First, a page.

A 16mm Film Crew Prepares… Commentary on the complex process of getting a simple interview

In the absence of an in-role PA, the director adopts another strategy for this simulation. He sits in the place of the interviewee, allowing the lighting of the face to be tested accurately. As he sits there, he picks up on issues that he sees around him and offers jokes or anecdotes which provide a wider context for the actions of the crew and gently pushes the crew’s preparatory work towards completion: asking after 19 minutes whether he should fetch the interviewee. In doing so he is both demonstrating his management of a film crew and playing a conscientious role for the simulation.

After six minutes the activity enters a new phase. The camera is in place and microphone boom has been placed and cable laid back to the Nagra recorder. The electrician begins to place the ‘lamps’ in close consultation with the cameraman. He moves the ‘blonde’, the heaviest light, into position behind the camera in a rather restricted space. There he encounters a lighting stand which he had carried in as he arrived but had placed elsewhere. The cameraman realises that it was he who moved it, and enters into a ritual apology, slapping his hand as might have been done to a naughty boy. The cameraman then sets about refamiliarising himself with some of the equipment, particularly the fluid head on which the camera is mounted.

At this point, the sound recordist who has been trying to hear sound from the microphone through his headphones (which turned out to be defective) decides to assert his role by beginning a formal lecture, seeking permission from the cameraman. Two directors try to make him stop and go back into role: Amanda Murphy, the simulation director, first waves her hands and then intervenes verbally by telling him that he will be interviewed later; Ray Sutcliffe questions him about where the boom microphone will be placed. Eventually, after a little more than a minute, he agrees to revert to role. Meanwhile the electrician has been continuing his work, placing a ‘redhead’ and turning it on. The cameraman asks him for more diffusion of the light, using ‘papers’, and the camera assistant has been changing the tripod, asking for the cameraman’s help at one stage. After the sound recordist has agreed go back into role, the director initiates a conversation about possible damage to the ‘professor’s floor’ leading the camera assistant to offer an anecdote about exploding light bulbs or ‘bubbles’.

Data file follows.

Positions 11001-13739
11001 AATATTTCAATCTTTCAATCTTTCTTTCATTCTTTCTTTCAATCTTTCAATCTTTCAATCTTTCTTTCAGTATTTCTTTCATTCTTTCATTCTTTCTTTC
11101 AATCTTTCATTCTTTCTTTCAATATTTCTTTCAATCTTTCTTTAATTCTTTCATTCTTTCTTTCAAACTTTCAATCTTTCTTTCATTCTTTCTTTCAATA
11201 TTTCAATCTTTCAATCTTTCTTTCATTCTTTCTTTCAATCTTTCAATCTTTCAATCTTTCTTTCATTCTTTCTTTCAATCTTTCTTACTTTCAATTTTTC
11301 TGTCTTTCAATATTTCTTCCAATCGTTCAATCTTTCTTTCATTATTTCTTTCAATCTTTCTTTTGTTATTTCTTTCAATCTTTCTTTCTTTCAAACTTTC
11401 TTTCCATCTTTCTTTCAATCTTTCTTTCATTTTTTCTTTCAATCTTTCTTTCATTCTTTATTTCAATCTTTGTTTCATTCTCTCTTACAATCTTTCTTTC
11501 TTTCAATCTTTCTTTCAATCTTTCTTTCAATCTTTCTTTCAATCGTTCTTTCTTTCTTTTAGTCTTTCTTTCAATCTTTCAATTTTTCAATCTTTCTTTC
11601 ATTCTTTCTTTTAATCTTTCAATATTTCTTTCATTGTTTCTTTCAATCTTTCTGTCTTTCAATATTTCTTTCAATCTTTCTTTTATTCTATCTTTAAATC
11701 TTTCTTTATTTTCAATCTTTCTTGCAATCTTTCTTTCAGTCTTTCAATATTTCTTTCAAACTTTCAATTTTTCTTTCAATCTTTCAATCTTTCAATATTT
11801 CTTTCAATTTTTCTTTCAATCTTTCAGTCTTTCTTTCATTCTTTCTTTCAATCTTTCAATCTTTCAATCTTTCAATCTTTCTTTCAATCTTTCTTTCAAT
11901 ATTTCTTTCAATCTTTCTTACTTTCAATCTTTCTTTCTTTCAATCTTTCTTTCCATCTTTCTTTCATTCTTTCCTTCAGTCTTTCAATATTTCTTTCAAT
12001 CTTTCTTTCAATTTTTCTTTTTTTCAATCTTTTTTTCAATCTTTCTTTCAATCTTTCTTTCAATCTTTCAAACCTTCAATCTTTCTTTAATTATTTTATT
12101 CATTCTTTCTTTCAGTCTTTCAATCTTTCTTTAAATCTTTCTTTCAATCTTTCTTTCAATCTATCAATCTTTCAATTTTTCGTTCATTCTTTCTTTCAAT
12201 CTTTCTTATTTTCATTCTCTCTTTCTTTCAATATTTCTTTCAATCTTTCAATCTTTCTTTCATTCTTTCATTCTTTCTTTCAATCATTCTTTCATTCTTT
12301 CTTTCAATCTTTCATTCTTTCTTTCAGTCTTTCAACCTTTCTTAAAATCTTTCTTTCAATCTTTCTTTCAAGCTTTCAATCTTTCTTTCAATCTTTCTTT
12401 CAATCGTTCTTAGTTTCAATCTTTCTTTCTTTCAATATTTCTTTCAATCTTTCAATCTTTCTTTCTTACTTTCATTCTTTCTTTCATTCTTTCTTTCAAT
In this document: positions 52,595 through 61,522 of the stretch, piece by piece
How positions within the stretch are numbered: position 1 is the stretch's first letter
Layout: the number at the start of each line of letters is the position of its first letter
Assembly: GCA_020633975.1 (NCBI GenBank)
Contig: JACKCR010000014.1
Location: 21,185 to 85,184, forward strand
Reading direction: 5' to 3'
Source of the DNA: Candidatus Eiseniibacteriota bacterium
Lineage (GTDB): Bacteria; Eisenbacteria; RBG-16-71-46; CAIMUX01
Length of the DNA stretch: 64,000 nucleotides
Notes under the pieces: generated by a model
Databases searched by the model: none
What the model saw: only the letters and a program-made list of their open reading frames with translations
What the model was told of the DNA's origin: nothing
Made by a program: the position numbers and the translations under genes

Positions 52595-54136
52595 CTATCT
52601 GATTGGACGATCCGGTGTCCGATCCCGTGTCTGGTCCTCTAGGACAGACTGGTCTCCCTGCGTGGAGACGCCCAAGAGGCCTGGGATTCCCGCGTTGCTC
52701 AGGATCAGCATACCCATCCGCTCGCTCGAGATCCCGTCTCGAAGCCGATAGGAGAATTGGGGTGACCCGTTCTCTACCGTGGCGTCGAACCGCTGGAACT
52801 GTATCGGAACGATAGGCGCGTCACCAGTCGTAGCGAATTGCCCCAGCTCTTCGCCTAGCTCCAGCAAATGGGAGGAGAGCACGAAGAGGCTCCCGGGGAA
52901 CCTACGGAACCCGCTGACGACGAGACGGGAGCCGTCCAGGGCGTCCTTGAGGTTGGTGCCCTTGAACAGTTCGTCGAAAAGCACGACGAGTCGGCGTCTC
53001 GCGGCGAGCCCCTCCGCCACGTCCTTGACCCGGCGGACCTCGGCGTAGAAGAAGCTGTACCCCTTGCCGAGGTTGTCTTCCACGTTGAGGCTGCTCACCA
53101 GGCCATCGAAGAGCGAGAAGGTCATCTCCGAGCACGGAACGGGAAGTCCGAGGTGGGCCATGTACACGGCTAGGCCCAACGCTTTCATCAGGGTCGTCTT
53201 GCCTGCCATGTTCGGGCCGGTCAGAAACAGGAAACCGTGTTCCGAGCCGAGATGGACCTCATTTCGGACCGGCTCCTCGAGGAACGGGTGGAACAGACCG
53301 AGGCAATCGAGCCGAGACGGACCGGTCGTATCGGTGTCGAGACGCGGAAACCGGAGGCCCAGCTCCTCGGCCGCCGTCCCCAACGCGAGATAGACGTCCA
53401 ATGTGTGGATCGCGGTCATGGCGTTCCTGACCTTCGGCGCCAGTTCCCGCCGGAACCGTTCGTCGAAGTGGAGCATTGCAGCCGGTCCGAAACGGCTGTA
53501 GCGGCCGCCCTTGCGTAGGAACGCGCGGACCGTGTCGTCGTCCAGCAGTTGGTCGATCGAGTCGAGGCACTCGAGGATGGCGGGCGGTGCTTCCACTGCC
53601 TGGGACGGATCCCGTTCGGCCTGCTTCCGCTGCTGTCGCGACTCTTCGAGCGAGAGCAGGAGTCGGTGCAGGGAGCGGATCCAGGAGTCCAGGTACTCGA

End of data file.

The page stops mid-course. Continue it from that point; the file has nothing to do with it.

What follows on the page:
Nine minutes have elapsed since the crew entered the room.

The electrician continues to set up the lights and their cables. He finds a problem: the ‘blonde’ has a now outmoded UK 15amp round pin plug on it. It requires a ‘jumper’ to connect it to the 13amp square pin mains. Everyone joins in to solve this problem. The camera assistant asks for the (studio) house electrician. The electrician proposes to change the plug on the lead. The cameraman suggests changing the ‘blonde’ for another ‘redhead’ which they have to hand “or to save time, elbow that blonde and use the final redhead”. As the electrician begins to do this, they begin a ritualistic exchange of male jokes about blondes and redheads. Then a ‘jumper’ is produced by the simulation team and is handed over by Daisy: “Daisy go to the top of the class” remarks a relieved electrician. The whole incident takes just one minute to raise and resolve.